Over the past year, an astounding amount of seafood labeling fraud has been unveiled. The Boston Globe launched an investigation of 134 restaurants, grocery stores and seafood markets in the Boston area. They hired a DNA testing agency to randomly select and test the validity of seafood labeling in 183 fish samples. The results were shocking. 48% of tested species were being sold under the wrong name. For example, flounder fillet (sold for $23) at Chau Chow Seafood Restaurant in Dorchester turned out to be Vietnamese catfish (normally sold for $4 per lb); White tuna at Skipjack’s in Foxborough was found to be escolar (an oily fish not recommended for sale in the United States by the FDA due to potential health risks); Alaskan butterfish at Blue Ginger in Wellesley was revealed to be sablefish.
Why does seafood fraud exist? Sometimes fraud occurs due to a chef or distributors’ ignorance and/or difficulty differentiating one fillet from another, but the most common reason is to increase profits. A cheaper fish can be sold under the guise of a more expensive species and more times than not, the customer cannot tell the difference. It is particularly easy in the restaurant business to deceive the customer since most fish is served as fillets. Once fish is filleted, seasoned, cooked and covered in sauces, it becomes very hard to distinguish one species from another. The customer is often oblivious and the restaurant makes a bigger margin.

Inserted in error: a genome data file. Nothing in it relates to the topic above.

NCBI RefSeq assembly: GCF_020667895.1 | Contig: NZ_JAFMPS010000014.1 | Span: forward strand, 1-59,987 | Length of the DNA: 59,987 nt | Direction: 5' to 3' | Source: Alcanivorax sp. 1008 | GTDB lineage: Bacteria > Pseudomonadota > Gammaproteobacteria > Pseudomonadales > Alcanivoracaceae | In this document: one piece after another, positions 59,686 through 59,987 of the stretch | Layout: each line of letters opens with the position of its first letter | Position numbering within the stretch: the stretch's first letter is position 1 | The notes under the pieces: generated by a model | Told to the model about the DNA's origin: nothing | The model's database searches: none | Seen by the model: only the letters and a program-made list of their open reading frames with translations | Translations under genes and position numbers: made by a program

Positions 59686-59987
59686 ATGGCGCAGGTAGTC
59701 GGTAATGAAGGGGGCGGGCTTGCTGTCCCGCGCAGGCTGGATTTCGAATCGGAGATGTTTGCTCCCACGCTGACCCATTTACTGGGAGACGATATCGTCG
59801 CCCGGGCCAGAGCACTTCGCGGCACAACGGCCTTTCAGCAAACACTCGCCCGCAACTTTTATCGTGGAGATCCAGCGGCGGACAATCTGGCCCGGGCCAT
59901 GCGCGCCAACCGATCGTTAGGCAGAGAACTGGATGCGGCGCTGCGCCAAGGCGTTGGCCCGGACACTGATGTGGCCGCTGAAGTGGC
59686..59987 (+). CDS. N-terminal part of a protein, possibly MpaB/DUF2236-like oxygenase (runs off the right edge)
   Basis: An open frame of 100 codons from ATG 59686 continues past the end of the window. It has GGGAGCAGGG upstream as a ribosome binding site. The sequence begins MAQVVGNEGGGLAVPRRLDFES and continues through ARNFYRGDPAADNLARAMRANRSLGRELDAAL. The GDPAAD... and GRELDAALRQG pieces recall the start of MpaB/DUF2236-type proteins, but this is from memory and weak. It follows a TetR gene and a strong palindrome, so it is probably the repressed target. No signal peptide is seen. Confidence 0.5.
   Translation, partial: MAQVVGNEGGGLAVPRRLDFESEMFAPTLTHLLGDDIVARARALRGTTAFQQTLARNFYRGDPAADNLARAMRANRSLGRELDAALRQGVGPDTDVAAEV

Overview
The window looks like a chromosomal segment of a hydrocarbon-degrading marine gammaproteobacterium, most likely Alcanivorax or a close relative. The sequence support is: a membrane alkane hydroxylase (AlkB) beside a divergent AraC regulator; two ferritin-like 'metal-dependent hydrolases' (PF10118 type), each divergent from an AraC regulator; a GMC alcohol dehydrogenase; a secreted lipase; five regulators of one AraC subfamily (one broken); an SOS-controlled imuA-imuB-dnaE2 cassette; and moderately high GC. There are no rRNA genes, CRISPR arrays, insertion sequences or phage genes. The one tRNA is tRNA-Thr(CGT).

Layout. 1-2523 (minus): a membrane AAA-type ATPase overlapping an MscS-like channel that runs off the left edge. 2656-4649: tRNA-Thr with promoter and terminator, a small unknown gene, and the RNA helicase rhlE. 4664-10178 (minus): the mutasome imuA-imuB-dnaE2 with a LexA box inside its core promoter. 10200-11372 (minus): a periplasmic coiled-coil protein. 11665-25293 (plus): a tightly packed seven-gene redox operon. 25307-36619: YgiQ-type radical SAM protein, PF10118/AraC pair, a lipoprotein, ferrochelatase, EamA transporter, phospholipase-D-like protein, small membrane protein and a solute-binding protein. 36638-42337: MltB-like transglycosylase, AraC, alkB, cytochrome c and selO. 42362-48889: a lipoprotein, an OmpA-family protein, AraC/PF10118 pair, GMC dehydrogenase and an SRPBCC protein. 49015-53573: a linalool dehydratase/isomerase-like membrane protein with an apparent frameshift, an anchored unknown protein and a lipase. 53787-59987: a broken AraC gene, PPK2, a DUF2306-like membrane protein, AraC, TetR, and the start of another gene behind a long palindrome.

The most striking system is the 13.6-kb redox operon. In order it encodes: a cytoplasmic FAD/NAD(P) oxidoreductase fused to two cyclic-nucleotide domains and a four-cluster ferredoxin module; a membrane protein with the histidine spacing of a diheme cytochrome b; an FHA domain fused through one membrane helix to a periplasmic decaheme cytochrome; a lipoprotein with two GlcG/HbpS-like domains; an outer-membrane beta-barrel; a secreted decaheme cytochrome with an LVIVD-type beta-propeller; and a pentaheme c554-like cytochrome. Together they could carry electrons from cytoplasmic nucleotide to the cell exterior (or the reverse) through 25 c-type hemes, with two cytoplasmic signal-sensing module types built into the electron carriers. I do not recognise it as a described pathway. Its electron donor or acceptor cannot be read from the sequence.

While most of the fraud is occurring at restaurants, there have been cases at supermarkets as well. Supermarket buyers can be deceived by their distributors since fish sold as frozen fillets can be difficult to identify. Sometimes, the distributor is also not at fault, but has been deceived by fish processors, importers, harvesters and/or fish farmers.
Price Chopper was quite confident that their suppliers were providing them with the correct species, but to further validate that the fish they were sourcing was in fact what it claimed to be, they hired Therion International, LLC, a DNA testing service laboratory located in Saratoga Springs, NY to conduct testing. Therion agents visited the Price Chopper Freezer warehouse in Rotterdam, NY on three separate occasions and randomly tested a total of 150 samples from 15 frozen fish fillet product lines. One to five boxes of each product line was opened and one to two fillets were selected from each box. The following species were selected for testing because they have been known to have modest to high substitution rates: catfish, cod, flounder, haddock, halibut, mahi mahi, orange roughy, red snapper, sockeye salmon, swai, swordfish and tuna.
The results of this study showed that all 150 fish fillets that were tested yielded favorable results. Not one case of fraudulent labeling was found! Going forward, Price Chopper plans to continue a periodic course of random DNA testing in order to provide customers the peace of mind that this objective verification offers.